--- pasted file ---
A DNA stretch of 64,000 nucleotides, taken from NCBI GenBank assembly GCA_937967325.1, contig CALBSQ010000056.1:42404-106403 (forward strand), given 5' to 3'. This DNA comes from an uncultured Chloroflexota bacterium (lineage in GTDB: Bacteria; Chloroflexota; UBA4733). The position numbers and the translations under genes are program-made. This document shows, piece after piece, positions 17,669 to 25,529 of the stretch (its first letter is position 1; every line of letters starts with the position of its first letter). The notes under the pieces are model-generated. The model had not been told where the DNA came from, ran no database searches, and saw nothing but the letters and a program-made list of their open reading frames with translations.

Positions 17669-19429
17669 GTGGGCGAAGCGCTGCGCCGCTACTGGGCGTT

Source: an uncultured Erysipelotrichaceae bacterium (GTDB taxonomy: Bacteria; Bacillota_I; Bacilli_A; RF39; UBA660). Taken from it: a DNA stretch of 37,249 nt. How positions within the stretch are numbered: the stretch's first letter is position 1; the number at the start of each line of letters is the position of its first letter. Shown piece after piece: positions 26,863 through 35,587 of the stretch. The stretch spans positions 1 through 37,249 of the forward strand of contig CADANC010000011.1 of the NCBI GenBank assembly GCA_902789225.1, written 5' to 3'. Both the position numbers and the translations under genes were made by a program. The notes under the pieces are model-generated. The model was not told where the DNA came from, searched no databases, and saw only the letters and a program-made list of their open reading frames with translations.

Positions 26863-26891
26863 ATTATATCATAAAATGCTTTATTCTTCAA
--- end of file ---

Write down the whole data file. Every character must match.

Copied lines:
A DNA stretch of 64,000 nucleotides, taken from NCBI GenBank assembly GCA_937967325.1, contig CALBSQ010000056.1:42404-106403 (forward strand), given 5' to 3'. This DNA comes from an uncultured Chloroflexota bacterium (lineage in GTDB: Bacteria; Chloroflexota; UBA4733). The position numbers and the translations under genes are program-made. This document shows, piece after piece, positions 17,669 to 25,529 of the stretch (its first letter is position 1; every line of letters starts with the position of its first letter). The notes under the pieces are model-generated. The model had not been told where the DNA came from, ran no database searches, and saw nothing but the letters and a program-made list of their open reading frames with translations.

Positions 17669-19429
17669 GTGGGCGAAGCGCTGCGCCGCTACTGGGCGTT

Source: an uncultured Erysipelotrichaceae bacterium (GTDB taxonomy: Bacteria; Bacillota_I; Bacilli_A; RF39; UBA660). Taken from it: a DNA stretch of 37,249 nt. How positions within the stretch are numbered: the stretch's first letter is position 1; the number at the start of each line of letters is the position of its first letter. Shown piece after piece: positions 26,863 through 35,587 of the stretch. The stretch spans positions 1 through 37,249 of the forward strand of contig CADANC010000011.1 of the NCBI GenBank assembly GCA_902789225.1, written 5' to 3'. Both the position numbers and the translations under genes were made by a program. The notes under the pieces are model-generated. The model was not told where the DNA came from, searched no databases, and saw only the letters and a program-made list of their open reading frames with translations.

Positions 26863-26891
26863 ATTATATCATAAAATGCTTTATTCTTCAA